Pro tip: only show the credit card type after the number is entered, so the user doesn’t try to click on it to select the card type.

2. Country.

Based on the customer’s IP address, you can detect which country they are in and autofill the country field for shipping and billing address.

3. City and State.

Place the zip code field right under the address field, and autofill the city and state based on the zip code that the user enters.

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This reduces the amount of typing that customers must do to make a purchase, and eliminates typos in the city and state fields.

However, allow the customer to edit the city and state fields even after they’ve been auto-detected. Zip code detection is accurate, but not 100% accurate. So make sure users can correct any mistakes.

Preselect the Shipping Method

Preselecting the shipping method reduces the buying process by one click and one decision.

Which shipping method is best to preselect is up for debate. But, whether you preselect the cheapest or the fastest shipping method, you’ll simplify your checkout flow.

Highlight Your Security and Trust Seals

Plenty of people will decide not to buy if they don’t trust your site with their credit card or personal information.

Highlighting your security and trust seals adds credibility to your site and retains these sales.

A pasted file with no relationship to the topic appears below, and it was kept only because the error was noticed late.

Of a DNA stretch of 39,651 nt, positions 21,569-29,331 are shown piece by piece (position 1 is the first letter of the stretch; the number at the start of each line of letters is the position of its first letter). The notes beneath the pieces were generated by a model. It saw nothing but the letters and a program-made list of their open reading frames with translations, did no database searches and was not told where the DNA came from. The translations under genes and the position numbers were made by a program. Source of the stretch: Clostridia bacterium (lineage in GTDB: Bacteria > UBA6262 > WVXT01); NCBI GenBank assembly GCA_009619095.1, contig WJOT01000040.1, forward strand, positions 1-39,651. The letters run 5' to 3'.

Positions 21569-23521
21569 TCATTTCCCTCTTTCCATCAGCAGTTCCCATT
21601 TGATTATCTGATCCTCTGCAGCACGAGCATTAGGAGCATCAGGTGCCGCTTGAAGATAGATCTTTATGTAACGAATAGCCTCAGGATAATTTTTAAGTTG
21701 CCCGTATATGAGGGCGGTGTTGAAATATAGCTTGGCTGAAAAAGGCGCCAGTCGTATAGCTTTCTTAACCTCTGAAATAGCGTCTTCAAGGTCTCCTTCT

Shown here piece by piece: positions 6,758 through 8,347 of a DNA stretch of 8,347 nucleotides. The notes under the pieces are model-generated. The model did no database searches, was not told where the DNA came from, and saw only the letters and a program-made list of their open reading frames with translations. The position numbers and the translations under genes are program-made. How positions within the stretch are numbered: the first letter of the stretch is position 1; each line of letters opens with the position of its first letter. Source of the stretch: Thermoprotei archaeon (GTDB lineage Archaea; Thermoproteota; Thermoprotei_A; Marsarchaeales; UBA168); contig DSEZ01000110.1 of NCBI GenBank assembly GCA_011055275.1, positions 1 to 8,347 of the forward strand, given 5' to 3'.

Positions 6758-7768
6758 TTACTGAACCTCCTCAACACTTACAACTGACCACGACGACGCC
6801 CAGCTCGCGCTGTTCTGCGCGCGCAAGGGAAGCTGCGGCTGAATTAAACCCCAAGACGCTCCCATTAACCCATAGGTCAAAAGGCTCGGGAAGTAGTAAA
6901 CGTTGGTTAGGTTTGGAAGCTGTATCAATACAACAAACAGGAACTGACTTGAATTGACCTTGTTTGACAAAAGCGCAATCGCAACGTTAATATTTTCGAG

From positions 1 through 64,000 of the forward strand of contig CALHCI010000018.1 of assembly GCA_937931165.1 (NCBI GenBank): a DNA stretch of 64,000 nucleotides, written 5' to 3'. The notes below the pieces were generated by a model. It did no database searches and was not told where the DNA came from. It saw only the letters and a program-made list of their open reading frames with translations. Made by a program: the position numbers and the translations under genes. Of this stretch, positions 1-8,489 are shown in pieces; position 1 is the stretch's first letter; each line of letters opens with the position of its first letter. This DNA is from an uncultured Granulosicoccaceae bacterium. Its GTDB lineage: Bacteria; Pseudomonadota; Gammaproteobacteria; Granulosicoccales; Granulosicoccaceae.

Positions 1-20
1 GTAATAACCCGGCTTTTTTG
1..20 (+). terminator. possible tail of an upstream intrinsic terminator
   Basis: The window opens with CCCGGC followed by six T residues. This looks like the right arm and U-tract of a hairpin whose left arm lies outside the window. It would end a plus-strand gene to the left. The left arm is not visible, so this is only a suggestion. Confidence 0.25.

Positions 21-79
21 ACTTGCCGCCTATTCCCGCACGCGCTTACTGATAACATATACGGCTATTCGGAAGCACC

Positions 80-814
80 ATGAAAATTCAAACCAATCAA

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Optimize For Page Load Times

This is most important for your home page and product pages. But it matters for your checkout page too.

Page load times of longer than three seconds cause nearly 50% site abandonment rates. Additionally, 79% of customers say they’re less likely to make a repeat purchase if they’re dissatisfied with a website’s performance.

So it stands to reason that slow load times on your checkout pages will cause people to abandon their carts. This is especially true if the customer has already been irritated by other slow pages on your site.

To ensure that your checkout pages load smoothly:

  1. Reduce the number of images on the page.
  2. Use JPEG images unless you need to use a PNG image. PNG images are not data efficient.
  3. Use just one stylesheet for your site.
  4. Avoid inline CSS code.
  5. Reduce the number of plugins that run on your site.

Additionally, check that your website is able to meet the performance demands, because slow hosting will sabotage all of your efforts.

If your current ecommerce CMS is quite outdated, or your hosting company isn’t great, consider migrating to a newer site — some of the businesses for sale through online marketplaces comprise fast and simple stores running on excellent hosting packages, so you can always get updated that way (it will also help with the other loading tips we just looked at).

Wrapping Up

That’s the long and the short of optimizing your checkout.

Most of these are fairly simple changes. If you implement just a few of them, you’ll most likely see a lift in your conversions and end up sending fewer abandoned cart emails.

Based on these tips, how well is your checkout optimized?

Leave a comment and let us know how you plan to get more sales with a better checkout process.

 

By |2018-10-17T15:10:23+00:00October 17th, 2018|Business tips, Ecommerce, Website Design|0 Comments

About the Author:

Patrick Foster is a writer and ecommerce expert for Ecommerce Tips. He really hates dealing with stores that have frustrating checkout stages. Visit the site, and check out the latest posts on Twitter @myecommercetips.